It's hard to believe they have a trusting relationship with their users when the entire basis for their followers believing this was a “movement” was false. And it's hard to trust them when their first instinct for overcoming a lack of credibility… was to buy some.
Maybe it was the Twitter followers, or maybe it was the weird moment in a company blog post where they boasted about how beautiful their booth babes were, or the way they refer to themselves as a “small indie startup” (no indie I've ever met has referred to themselves as a startup…even the word 'indie' is uncommon these days.) But it just didn't feel right.
Indies Crash E3 allows fans to nominate their favorite indie games and then vote for which companies will win. The top ten companies were to be awarded two passes, and the nominating fan would receive two as well. However, this seemed pretty sketchy. E3 passes are extremely hard to get, which is the entire premise of the contest, so why would the Entertaiment Software Association, the company that controls E3, suddenly decide it was alright for this company to give away 40 passes?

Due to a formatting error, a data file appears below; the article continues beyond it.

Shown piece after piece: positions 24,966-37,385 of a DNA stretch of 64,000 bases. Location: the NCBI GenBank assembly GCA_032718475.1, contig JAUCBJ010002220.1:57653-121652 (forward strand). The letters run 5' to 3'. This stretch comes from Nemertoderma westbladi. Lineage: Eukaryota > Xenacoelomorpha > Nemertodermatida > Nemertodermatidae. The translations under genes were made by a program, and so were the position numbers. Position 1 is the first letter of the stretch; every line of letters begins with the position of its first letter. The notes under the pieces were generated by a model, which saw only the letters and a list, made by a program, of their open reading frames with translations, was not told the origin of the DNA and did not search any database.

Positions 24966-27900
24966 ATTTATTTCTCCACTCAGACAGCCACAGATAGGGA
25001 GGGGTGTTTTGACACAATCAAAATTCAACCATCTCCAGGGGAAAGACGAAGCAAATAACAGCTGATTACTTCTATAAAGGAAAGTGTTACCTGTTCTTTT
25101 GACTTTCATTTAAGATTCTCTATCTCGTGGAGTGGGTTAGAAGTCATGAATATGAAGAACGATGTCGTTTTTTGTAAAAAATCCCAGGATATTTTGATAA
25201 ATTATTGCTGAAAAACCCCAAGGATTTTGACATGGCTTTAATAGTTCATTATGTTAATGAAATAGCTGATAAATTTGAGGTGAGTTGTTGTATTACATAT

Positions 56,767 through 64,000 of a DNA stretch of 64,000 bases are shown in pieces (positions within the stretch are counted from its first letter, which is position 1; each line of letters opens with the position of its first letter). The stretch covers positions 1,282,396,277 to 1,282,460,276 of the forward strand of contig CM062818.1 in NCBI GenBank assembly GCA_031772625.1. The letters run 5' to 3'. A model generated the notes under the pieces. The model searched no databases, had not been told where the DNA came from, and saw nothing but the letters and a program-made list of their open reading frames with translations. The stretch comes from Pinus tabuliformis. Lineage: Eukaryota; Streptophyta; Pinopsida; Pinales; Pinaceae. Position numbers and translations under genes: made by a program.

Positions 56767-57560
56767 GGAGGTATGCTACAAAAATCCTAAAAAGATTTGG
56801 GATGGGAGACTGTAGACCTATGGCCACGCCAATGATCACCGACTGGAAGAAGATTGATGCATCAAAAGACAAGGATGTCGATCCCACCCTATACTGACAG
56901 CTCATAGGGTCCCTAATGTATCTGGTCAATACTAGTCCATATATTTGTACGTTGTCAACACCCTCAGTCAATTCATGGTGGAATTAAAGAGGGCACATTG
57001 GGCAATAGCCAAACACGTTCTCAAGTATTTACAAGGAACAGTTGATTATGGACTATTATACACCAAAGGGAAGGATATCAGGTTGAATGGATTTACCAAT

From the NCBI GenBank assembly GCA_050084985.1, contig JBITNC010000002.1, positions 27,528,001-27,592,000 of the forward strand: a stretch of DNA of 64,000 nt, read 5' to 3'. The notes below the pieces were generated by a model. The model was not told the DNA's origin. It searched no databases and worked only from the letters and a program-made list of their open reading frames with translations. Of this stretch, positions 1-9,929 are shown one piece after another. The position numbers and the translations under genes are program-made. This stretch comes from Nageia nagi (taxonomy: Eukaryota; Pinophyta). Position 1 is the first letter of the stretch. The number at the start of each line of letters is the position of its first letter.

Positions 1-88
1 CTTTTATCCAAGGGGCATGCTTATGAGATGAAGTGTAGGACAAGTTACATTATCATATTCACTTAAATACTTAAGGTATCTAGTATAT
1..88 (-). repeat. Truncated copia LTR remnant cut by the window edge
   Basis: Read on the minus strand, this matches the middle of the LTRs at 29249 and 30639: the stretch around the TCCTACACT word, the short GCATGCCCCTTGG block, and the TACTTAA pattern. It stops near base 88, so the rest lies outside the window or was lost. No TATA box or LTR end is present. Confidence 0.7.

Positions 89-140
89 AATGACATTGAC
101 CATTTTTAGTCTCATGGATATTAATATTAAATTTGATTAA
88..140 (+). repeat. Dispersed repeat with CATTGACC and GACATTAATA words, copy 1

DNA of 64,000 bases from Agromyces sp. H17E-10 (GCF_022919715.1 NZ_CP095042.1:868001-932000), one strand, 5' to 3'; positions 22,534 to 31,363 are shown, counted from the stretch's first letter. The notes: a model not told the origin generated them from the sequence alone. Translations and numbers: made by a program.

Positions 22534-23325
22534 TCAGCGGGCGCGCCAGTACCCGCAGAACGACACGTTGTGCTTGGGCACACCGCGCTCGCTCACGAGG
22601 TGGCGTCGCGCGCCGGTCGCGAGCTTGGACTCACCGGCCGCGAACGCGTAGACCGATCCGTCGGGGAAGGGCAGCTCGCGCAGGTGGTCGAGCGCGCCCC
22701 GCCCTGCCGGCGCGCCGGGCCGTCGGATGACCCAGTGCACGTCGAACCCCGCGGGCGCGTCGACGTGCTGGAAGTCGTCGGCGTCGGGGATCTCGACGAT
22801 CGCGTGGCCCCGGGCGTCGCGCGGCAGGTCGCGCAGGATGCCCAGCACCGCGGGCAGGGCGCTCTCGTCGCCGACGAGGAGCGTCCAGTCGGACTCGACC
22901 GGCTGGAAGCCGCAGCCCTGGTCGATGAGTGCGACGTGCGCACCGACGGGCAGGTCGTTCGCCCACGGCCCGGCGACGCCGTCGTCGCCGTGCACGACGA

That's a very large number of passes for any company to give away, especially when access ot the show is so tightly controlled.
“The winning nominators and indies will be guests of Ensemble at the expo,” Kinsey said. “Those guests still have to be members of the interactive entertainment industry, but E3 does not care how we distribute the badges.”
But everyone we talked to about this insisted that it was a very difficult thing to do, and SemiFormal is planning to give away five times more badges than there are people at their company.
“You cant give your badge to someone who is not from the industry, and if you do it opens you up to a fuckton of liabilities,” said one source who asked to remain anonymous. “However, there are affiliate badges you can register for which wont get you 24/7 all-access, but will get you in to the show. But even then, you have to register that person under your company. You are not supposed to give badges out to the public, but its more of an unwritten rule. Not enforced, because of course ESA doesn't want to piss off exhibitors when they are struggling to get people to pay their exorbitant prices anyway.”
Exactly how the ESA tracks exhibitor passes is hard to pin down; the official rules and policies aren't available to the public, and no developers with first-hand knowledge of the process were willing to talk on-the-record about how E3 passes are matched to each company.